Fairchild Trainer for 1940

With the attitude of the Air Corps apparently drifting towards the low-wing primary trainer it is important when a new model of this type of ship has been accepted. The Fairchild M-62 has been designated by the Army as the PT-19 and at present is in quantity production at the Fairchild plant in Hagerstown.

Built to have a strength factor of 10 the new trainer has the ATC #724. Aerodynamically the wing has been designed so that the wing tip should remain unstalled even after the wing root has passed the stalling point. Ease of servicing has also been a prominent feature of the design and in addition to the regular inspection holes large inspection panels have been placed at important points on the ship and can be easily removed.

The fuselage is of welded 4130 chrome-molybdenum steel tubular structure. Wood fairing and fabric covering are employed except that the top of the fuselage aft of the cockpit is metal covered. Army type seat are adjustable vertically 7½" and are designed to accommodate seat-pack parachutes. Rudder pedals are adjustable in three positions, and a parking lock is supplied to lock the rudder bar in neutral position and the stickl in forward center position.

The wing construction consists of a center section and two outer panels with conventional two-spar construction, both spars being at 90° to the plane of symmetry. Ribs are Warren truss type with spruce cap strings and bracing, and end ribs, landing gear ribs and those at the fuselage attachment are chrome-molybdenum. Split flaps, manually controlled, extend from fuselage to outer wing panel. Ailerons are statically and aerodynamically balanced fabric-covered aluminun alloy structures and are differentially controlled.

The plywood-covered wing was chosen for its structural characteristics of lightness and large tortional rigidity. The improved type of plywood used for the wing cover is of the phenolic-glue-bonded type which has been developed from plywood used previously in aircraft construction. Phenolic resin gives a glue line which is stronger than wood in shear; is insoluble in warm or cold water, in dilute alkalis, acids and such organic solvents as alcohol, benzine and ether. Dry or humid conditions do not affect it; it is repellent to living organisms; and it is not attacked by mold or fungi. When properly set by heat, phenolic resin glue is a hard inert solid which does not deteriorate with time or exposure. The plywood cover is prepared by its manufacturer so that a single piece covers the whole top of a wing panel and extends around the leading edge back to the bottom of the front spar. This means that there are no joints or seams in the covering in the main part of the upper wing surface.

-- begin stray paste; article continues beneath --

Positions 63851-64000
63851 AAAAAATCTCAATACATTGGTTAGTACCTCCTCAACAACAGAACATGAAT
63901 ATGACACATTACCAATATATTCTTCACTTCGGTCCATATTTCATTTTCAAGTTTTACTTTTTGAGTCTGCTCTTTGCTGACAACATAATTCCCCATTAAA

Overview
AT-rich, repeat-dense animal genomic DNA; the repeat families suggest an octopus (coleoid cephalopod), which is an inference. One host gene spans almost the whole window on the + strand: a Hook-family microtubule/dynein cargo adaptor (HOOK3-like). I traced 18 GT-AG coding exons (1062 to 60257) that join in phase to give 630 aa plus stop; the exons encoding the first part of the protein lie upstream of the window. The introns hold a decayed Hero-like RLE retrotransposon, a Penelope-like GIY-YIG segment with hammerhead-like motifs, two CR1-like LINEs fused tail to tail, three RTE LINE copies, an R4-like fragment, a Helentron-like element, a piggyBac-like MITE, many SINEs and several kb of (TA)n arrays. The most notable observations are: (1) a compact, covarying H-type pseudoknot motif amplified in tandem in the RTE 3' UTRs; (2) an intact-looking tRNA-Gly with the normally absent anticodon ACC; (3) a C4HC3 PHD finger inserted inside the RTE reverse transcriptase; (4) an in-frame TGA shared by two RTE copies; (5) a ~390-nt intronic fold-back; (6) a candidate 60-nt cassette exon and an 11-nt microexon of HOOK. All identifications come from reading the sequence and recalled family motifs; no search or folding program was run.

The tail surfaces are cantilever with fixed surfaces being mahogany plywood-covered units treated in a similar manner to the wings, built up from spruce spars and ribs. Movable surfaces are a composite steel and aluminum alloy structure, fabric-covered and are dynamically balanced. Cockpit-controlled tabs for longitudinal balance are provided in the elevators. All controls, bellcranks, etc, are mounted on ball bearings, and elevators are interchangeable right and left for easier replacement of spares.

The landing gear is of the cantilever type, having vertical motion of 8" equipped with 6.50” × 10" low-pressure tires, having a tread of 9' 4". The tailwheel is steerable through full range of rudder travel and automatically disconnects to become full-swiveling for spot turns and hangar handling. Hydraulic brakes of the expander tube type are provide and also a parking brake controllable from both cockpits is supplied.

Two tanks of 22½ gallons capacity each designed with expansion space are provided, one in each wing, giving the ship four hours’ range. The fuel system is of the pump-feed type, and an auxiliary wobble pump is provide which can be operated from either cockpit.

A Ranger 6-440 C-2 engine is used. It develops 175 hp and can be run on 65-octane fuel. Engine is of conventional Ranger design being 6-cylinder air-cooled inverted inline type The metal propeller is standard equipment of the McCauley steel type having detachable and adjustable blade and a diameter of 7' 2". A direct-drive hand-turning Eclipse starter is provided with the handle located on the lefthand side of the ship just forward of the wing.

Open cockpit arrangement is standard equipment with a suitable brace to protect the crew in the event of turnover. Cockpit enclosures are provided as extra equipment. These are of the sliding type, covered with Plexiglas and fully enclosing both cockpits. Each cockpit is equipped with a shock-mounted panel offering space for instruments. All instruments are recessed in a rubber crash pad, and fuel gauges are located one in each wing visible from either cockpit.

Performance, based on 175 hp (65-octane fuel)
High Speed at sea level135 mph216 kph
Operating speed at sea level (75% power)120 mph192 kph
Cruising range4 hours
Service ceiling16,000 feet4880 m
Rate of climb sea level835 ft/min250 mpm
Landing speed sea level48 mp77 kph
Gross weight2450 lb1110 kg
Weight empty1749 lb790 kg
Useful load701 lb320 kg
Overall span35' 11-3/16"11 m
Overall length27' 8-3/8"8.5 m
Height93"2.3 m

This article was originally published in the "Maintenance Note Book" section of the May, 1940, issue of Aviation magazine, vol 39, no 5, pp 54, 126.
The original article includes one photo and two captioned drawings.
Photo is not credited.